5 IP, TCP, and UDP headers: Source IP address TCP, UDP, and IP checksum Source port If the IP address and port information is only in the IP and TCP/UDP headers for example, with Hypertext Transfer Protocol (HTTP) or World Wide Web traffic the application protocol can be translated transparently. There are applications and protocols, however, that carry IP or port addressing information within their headers. File Transfer Protocol (FTP), for example, stores the dotted-decimal representation of IP addresses in the FTP header for the FTP port command. If the NAT does not properly translate the IP address, connectivity problems can occur. Additionally, in the case of FTP, because the IP address is stored in dotted-decimal format, the translated IP address in the FTP header can be a different size. Therefore, the NAT must also modify TCP sequence numbers to ensure that no data is lost. NAT Editors In the case where the NAT component must additionally translate and adjust the payload beyond the IP, TCP, and UDP headers, a NAT editor is required. A NAT editor is an installable component that can properly modify otherwise nontranslatable payloads so that they can be forwarded across a NAT. Windows 2000 includes built-in NAT editors for the following protocols: FTP Internet Control Message Protocol (ICMP) Point-to-Point Tunneling Protocol (PPTP) NetBIOS over TCP/IP Additionally, the NAT routing protocol includes proxy software for the following protocols: H.323 Direct Play Lightweight Directory Access Protocol (LDAP)-based Internet Locator Service (ILS) registration Remote procedure call NOTE IPSec traffic is not translatable. A NAT Example
6 If a small business is using the private network ID for its intranet and has been granted the public address of w1.x1.y1.z1 by its ISP, then NAT maps all private addresses on to the IP address of w1.x1.y1.z1. If multiple private addresses are mapped to a single public address, NAT uses dynamically chosen TCP and UDP ports to distinguish one intranet location from another. Figure 12.1 shows an example of using NAT to transparently connect an intranet to the Internet. NOTE The use of w1.x1.y1.z1 and w2.x2.y2.z2 is intended to represent valid public IP addresses as allocated by InterNIC or an ISP. Figure 12.1 Using NAT to transparently connect an intranet to the Internet NAT Processes in Windows 2000 Routing and Remote Access For Windows 2000 Routing and Remote Access, the NAT component can be enabled by adding NAT as a routing protocol in the Routing and Remote Access snap-in. NOTE NAT services are also available with the Internet connection sharing feature available from the Network and Dial-Up Connections folder, as explained in Lesson 2. Internet connection sharing performs the same function as the NAT routing protocol in Routing and Remote Access but it allows very little configuration flexibility. For information about configuring Internet connection sharing and why you would choose Internet connection sharing over the NAT routing protocol of Routing and Remote Access, see Windows 2000 Server Help. Installed with the NAT routing protocol are a series of NAT editors. NAT consults the editors when the payload of the packet being translated matches one of the installed editors. The editors modify the payload and return the result to the NAT component. NAT interacts with the TCP/IP protocol in two important ways: To support dynamic port mappings, the NAT component requests unique TCP and UDP port numbers from the TCP/IP protocol stack when needed. With TCP/IP, so that packets being sent between the private network and the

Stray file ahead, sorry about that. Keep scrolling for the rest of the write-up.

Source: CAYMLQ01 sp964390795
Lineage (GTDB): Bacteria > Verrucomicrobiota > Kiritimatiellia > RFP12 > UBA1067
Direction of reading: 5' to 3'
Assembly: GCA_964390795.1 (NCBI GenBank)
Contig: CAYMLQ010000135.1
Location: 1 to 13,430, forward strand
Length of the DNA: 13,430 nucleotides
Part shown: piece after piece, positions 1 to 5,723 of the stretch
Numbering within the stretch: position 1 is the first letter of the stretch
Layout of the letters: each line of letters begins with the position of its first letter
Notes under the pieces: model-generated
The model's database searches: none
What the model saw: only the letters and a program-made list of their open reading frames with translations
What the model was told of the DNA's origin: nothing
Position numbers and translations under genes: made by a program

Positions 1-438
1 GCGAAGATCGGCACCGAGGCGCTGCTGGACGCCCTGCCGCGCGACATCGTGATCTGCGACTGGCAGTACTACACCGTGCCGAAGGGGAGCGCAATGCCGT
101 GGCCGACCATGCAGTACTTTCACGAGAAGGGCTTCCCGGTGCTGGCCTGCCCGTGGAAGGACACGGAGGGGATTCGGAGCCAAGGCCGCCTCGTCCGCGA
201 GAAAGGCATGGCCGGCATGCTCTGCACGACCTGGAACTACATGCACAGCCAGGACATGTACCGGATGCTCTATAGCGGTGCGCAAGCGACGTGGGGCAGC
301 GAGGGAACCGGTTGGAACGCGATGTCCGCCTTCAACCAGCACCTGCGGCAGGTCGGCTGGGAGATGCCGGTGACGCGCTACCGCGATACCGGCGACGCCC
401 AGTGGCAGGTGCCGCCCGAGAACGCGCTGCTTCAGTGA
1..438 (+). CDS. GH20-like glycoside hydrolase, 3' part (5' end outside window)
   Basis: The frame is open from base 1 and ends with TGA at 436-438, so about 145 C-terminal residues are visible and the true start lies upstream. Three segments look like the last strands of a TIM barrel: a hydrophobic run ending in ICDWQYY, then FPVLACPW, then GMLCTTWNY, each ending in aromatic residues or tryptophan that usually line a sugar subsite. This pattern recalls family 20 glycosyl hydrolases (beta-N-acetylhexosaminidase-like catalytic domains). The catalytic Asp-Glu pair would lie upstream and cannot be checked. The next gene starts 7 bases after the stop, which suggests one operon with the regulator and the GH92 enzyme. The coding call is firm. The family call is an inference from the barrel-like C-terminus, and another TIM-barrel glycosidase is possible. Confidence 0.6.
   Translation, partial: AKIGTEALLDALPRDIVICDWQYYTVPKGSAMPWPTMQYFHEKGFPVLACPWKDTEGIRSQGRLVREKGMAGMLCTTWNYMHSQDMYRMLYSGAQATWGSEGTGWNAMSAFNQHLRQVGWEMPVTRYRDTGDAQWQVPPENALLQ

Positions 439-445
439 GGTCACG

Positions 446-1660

7 Internet are first passed to the NAT component for translation. Figure 12.2 shows the NAT components and their relation to TCP/IP and other router components. Figure 12.2 NAT components Outbound Internet Traffic For traffic from the private network that is outbound on the Internet interface, NAT first assesses whether or not an address/port mapping, whether static or dynamic, already exists for the packet. If not, a dynamic mapping is created. The NAT creates a mapping depending on whether there are single or multiple public IP addresses available. If a single public IP address is available, the NAT requests a new unique TCP or UDP port for the public IP address and uses that as the mapped port. If multiple public IP addresses are available, the NAT performs private-ipaddress-to-public-ip-address mapping. For these mappings, the ports are not translated. When the last public IP address is needed, the NAT switches to performing address and port mapping, as it would in the case of the single public IP address. After mapping, the NAT checks for editors and invokes one if necessary. After editing, the NAT modifies the IP and TCP or UDP headers and forwards the packet using the Internet interface. Figure 12.3 shows NAT processing for outbound Internet traffic.
8 Figure 12.3 NAT processing of outbound Internet traffic Inbound Internet Traffic For traffic from the private network that is inbound on the Internet interface, the NAT first assesses whether an address/port mapping, whether static or dynamic, exists for the packet. If a mapping does not exist for the packet, it is silently discarded by the NAT. This behavior protects the private network from malicious users on the Internet. The only way that Internet traffic is forwarded to the private network is either in response to traffic initiated by a private network user that created a dynamic mapping, or because a static mapping exists so that Internet users can access specific resources on the private network. After mapping, the NAT checks for editors and invokes one if necessary. After editing, the NAT modifies the TCP, UDP, and IP headers and forwards the frame using the private network interface. Figure 12.4 shows NAT processing for inbound Internet traffic.